Linda Perry, In Flight (Custard/Kill Rock Stars) As a member of ’90s one-hit wonder 4 Non Blondes, Perry was responsible for one of the most distinctive choruses of the MTV era. (“What’s going on?” she wailed as a million viewers changed the channel.) Her voice doesn’t sound much different on this 1996 solo debut, but her sensibility sure does — more gothic, world-weary and driven by songs, not hooks. It’s just been reissued by the iconoclastic Kill Rock Stars imprint — which is ironic given Perry’s recent career as one of L.A.’s top songwriters-for-the-stars (Christina Aguilera, Pink, et al.). Still, it’s easy enough to hear the through line from Perry to the label’s other discoveries — pop formalists Elliott Smith and the Decemberists, and even riot grrrls Bikini Kill.

  • MP3: “Freeway” by Linda Perry

    Franz Ferdinand, You Could Have It So Much Better (Domino) This sophomore effort sounds like a more strident, less memorable cache of outtakes from the band’s debut, and they winkingly acknowledge that fact — viz. the album title. But the twangy-acoustic moods of “Walk Away,” the Beatlesque melody of “Eleanor Put Your Boots On” and the piano-driven “Fade Away” reveal a band in the midst of a melancholy evolution. Ostensibly about lead singer Alex Kapranos’ affair with the Fiery Furnaces’ Eleanor Friedberger (now extinguished?), they provide hope that this Scottish quartet will make it past the dance-punk trend alive.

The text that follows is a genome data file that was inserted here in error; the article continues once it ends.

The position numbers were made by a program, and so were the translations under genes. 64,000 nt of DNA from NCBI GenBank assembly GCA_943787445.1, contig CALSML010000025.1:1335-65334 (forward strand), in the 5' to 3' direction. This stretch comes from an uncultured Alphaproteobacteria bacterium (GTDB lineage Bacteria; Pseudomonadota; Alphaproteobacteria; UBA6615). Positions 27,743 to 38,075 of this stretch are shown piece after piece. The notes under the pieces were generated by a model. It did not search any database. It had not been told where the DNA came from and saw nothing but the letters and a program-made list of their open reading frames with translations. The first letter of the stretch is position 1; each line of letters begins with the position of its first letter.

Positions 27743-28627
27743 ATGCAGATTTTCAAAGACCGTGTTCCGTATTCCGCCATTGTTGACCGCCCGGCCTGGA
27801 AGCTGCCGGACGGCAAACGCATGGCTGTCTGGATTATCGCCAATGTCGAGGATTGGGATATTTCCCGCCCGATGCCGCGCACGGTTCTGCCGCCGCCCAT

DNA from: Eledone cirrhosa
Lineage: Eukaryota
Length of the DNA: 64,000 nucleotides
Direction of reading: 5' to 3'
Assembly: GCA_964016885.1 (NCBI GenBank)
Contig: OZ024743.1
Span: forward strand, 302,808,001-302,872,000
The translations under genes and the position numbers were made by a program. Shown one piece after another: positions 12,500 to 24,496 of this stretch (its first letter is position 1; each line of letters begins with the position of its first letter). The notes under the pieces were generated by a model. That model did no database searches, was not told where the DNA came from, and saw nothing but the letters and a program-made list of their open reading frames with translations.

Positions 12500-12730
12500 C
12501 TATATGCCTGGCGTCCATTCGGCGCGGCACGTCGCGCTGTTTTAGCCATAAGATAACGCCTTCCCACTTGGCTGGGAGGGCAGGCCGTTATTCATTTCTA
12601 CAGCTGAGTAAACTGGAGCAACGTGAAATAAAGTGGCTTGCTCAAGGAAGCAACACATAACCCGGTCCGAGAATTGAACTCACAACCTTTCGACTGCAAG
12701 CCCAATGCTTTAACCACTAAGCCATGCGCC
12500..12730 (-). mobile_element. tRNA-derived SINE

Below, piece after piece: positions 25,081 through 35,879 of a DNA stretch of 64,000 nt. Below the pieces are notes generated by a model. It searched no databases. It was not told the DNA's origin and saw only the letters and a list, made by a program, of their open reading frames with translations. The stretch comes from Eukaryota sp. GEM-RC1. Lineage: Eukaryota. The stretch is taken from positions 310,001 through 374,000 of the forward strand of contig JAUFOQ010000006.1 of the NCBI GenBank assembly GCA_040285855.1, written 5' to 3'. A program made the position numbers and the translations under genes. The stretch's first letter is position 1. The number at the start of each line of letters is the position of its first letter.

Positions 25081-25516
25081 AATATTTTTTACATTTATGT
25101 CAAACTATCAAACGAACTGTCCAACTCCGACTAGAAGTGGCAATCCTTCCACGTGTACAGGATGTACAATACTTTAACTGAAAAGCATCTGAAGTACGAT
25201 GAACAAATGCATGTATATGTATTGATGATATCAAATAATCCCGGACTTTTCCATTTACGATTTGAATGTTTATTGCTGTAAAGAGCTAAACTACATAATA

Dirty Three, Cinders (Touch & Go) After a decade together, Dirty Three appeared to be tapped out: Every song featured guitar, percussion and amplified violin; every one started slow, grew into a half-improvised firestorm, then collapsed into a smoldering heap. Dirty Three made the most emotionally raw music imaginable, but catharsis was becoming a shtick. Thankfully, this wonderful seventh album reconceives the trio as a more intimate chamber group. The 19 tracks are shorter, focus on interaction rather than melodrama, and feature new sounds such as mandolin, piano, bagpipes and Cat Power singer Chan Marshal on a sad, sad vocal.

  • Video from Dirty Three's Cinders

    Death Cab for Cutie, Plans Death Cab were miscategorized as emo (a non-genre genre usually associated with post-hardcore). Case in point: During a co-bill with the Decemberists earlier this year at NYC’s Central Park, the groups collaborated on a cover of Fleetwood Mac’s “Go Your Own Way.” Dude, that’s yindie (yuppie indie) all the way. No surprise, Death Cab’s major-label debut, Plans (Atlantic), finds them growing out of their emotional immaturity and instrumental amateurism. It’s smooth, shiny, and a bit twee — like R.E.M. in their sellout phase — and that’s a compliment, not a critique. Death Cab for Cutie play the Wiltern, Fri.-Sat., Nov. 11 and 12.

    Video iPod & iPod Nano (Apple) At this rate, the 2006 iPods will also take out the trash, baby-sit your kids and brew a perfect cup of coffee. www.apple.com/ipod.